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Clinical Science
Visual acuity and visually evoked responses in children with cerebral palsy: Gross Motor Function Classification Scale
  1. F Ghasia1,
  2. J Brunstom2,3,
  3. L Tychsen1,3,4
  1. 1
    Department of Ophthalmology and Visual Sciences, St Louis Children’s Hospital at Washington University Medical Center, St Louis, Missouri, USA
  2. 2
    Department of Neurology, St Louis Children’s Hospital at Washington University Medical Center, St Louis, Missouri, USA
  3. 3
    Department of Pediatrics, St Louis Children’s Hospital at Washington University Medical Center, St Louis, Missouri, USA
  4. 4
    Department of Anatomy and Neurobiology, St Louis Children’s Hospital at Washington University Medical Center, St Louis, Missouri, USA
  1. Correspondence to Dr L Tychsen, St Louis Children’s Hospital at Washington University Medical Center, One Children’s Place, Suite 2S-89, St Louis, MO 63110, USA; tychsen{at}vision.wustl.edu

Abstract

Background/aims: Measurement of visual acuity can be difficult in children with cerebral palsy (CP). The purpose of this study was to determine the probability of obtaining quantitative (logMAR) visual acuities in CP children with different severities of motor dysfunction.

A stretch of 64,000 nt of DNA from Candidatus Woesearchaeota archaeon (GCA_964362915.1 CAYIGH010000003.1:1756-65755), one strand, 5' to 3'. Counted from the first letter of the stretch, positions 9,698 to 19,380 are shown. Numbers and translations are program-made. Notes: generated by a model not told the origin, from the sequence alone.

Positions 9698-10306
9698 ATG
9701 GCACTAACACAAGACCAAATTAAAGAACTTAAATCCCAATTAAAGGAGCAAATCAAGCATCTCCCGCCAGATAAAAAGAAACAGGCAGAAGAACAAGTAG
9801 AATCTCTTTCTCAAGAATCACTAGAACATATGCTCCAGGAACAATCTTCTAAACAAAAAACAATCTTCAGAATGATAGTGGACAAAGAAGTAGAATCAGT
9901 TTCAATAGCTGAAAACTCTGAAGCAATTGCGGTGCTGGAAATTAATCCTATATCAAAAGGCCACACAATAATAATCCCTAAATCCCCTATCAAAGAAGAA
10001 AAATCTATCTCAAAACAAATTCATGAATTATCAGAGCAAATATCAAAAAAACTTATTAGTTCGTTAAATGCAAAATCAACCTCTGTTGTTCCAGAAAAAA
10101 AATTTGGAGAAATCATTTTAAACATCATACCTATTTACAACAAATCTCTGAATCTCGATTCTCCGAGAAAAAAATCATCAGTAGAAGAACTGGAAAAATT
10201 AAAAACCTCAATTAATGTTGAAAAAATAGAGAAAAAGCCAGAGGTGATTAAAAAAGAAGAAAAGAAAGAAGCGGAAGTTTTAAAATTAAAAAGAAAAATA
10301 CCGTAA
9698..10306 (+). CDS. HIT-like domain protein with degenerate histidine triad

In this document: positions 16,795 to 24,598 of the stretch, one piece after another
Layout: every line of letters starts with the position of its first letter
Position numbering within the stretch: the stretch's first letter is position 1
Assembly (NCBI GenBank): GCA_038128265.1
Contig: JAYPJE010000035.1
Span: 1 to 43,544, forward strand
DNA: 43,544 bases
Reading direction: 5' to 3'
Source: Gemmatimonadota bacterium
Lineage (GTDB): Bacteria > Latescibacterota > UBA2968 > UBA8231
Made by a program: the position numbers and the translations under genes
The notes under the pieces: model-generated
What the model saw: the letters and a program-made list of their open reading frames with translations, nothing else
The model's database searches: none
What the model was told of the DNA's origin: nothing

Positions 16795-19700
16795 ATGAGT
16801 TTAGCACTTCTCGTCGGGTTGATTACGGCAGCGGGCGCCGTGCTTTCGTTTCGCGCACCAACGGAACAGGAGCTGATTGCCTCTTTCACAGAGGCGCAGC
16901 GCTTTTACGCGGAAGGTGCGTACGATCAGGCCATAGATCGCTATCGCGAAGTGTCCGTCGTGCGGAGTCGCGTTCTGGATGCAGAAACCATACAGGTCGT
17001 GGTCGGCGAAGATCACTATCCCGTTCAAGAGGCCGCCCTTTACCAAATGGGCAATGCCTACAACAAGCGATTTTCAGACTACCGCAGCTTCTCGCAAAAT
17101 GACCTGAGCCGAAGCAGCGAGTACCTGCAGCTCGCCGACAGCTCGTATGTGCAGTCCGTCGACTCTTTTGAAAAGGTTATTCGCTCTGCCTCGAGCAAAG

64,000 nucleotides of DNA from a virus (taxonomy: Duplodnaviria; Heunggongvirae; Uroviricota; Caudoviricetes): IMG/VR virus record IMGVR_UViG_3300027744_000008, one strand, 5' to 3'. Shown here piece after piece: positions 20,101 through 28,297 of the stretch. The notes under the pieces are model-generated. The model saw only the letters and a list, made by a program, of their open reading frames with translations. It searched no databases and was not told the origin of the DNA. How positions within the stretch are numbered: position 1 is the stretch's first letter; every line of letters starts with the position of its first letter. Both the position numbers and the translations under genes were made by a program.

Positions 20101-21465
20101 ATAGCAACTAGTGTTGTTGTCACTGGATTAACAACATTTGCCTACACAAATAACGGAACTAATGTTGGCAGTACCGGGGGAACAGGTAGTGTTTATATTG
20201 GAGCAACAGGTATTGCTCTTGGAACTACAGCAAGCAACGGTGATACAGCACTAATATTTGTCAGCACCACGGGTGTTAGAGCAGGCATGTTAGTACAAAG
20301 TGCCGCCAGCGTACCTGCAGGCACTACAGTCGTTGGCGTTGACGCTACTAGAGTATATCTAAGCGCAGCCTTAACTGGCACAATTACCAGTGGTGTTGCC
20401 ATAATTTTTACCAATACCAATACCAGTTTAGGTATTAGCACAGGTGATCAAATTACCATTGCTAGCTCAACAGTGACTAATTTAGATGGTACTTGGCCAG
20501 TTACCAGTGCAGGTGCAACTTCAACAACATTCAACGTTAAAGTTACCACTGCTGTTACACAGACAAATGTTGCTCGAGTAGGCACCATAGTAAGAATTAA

Methods: An observational, cross-sectional design study was conducted in 76 children (mean age 5.9 years) who had CP severity graded using the Gross Motor Function Classification Scale (GMFCS). Visual testing was performed using optotypes, spatial-sweep (SSVEP) or flash (FVEP) visually evoked potentials.

Results: LogMAR acuity was obtainable in 88% of CP children, using either optotypes or SSVEPs. The success rate decreased with increasing severity of GMFCS Levels 1–5; nevertheless, logMAR acuities were obtainable in more than one-half (56%) of children with the most severe disease: Level 5. Similar results were obtained for CP severity assessed using physiological-anatomical subtype (hemiplegic; diplegic; quadriplegic) rather than GMFCS. The mean logMAR acuity (0.37; 20/48) in the CP cohort as a whole was ∼2 Snellen-equivalent lines worse than that recorded in age-matched, normal children (0.22; 20/33).

Conclusion: Quantitative visual acuities can be obtained in the majority of CP children, including those with severe motor dysfunction. Difficulties in testing CP children lead often to the misconception that the children have immeasurably low vision.

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Footnotes

  • Funding This work was supported by an award to the Department of Ophthalmology and Visual Sciences at Washington University from the Gustavus and Louise Pfeiffer Research Foundation (FG, LT) and Walt and Lilly Disney Award for Amblyopia Research from Research to Prevent Blindness.

  • Competing interests None.

  • Ethics approval Ethics approval was provided by the Human Research Protection Office at Washington University Medical School.

  • Patient consent Obtained from the parents.

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